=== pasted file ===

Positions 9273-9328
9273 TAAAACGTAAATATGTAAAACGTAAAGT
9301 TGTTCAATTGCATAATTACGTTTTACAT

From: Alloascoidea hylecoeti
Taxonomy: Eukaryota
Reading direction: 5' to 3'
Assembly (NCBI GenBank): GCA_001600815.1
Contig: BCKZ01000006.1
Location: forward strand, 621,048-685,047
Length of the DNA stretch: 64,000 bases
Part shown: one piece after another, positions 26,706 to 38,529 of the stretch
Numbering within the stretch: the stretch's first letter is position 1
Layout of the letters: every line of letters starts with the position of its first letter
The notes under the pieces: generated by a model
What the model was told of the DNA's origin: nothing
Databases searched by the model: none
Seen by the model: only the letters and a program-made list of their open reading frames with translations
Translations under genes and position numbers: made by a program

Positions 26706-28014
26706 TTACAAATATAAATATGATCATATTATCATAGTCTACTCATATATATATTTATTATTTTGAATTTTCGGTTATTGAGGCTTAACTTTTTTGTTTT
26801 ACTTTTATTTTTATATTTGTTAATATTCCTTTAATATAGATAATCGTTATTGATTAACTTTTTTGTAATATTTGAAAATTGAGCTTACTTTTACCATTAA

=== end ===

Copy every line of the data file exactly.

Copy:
Positions 9273-9328
9273 TAAAACGTAAATATGTAAAACGTAAAGT
9301 TGTTCAATTGCATAATTACGTTTTACAT

From: Alloascoidea hylecoeti
Taxonomy: Eukaryota
Reading direction: 5' to 3'
Assembly (NCBI GenBank): GCA_001600815.1
Contig: BCKZ01000006.1
Location: forward strand, 621,048-685,047
Length of the DNA stretch: 64,000 bases
Part shown: one piece after another, positions 26,706 to 38,529 of the stretch
Numbering within the stretch: the stretch's first letter is position 1
Layout of the letters: every line of letters starts with the position of its first letter
The notes under the pieces: generated by a model
What the model was told of the DNA's origin: nothing
Databases searched by the model: none
Seen by the model: only the letters and a program-made list of their open reading frames with translations
Translations under genes and position numbers: made by a program

Positions 26706-28014
26706 TTACAAATATAAATATGATCATATTATCATAGTCTACTCATATATATATTTATTATTTTGAATTTTCGGTTATTGAGGCTTAACTTTTTTGTTTT
26801 ACTTTTATTTTTATATTTGTTAATATTCCTTTAATATAGATAATCGTTATTGATTAACTTTTTTGTAATATTTGAAAATTGAGCTTACTTTTACCATTAA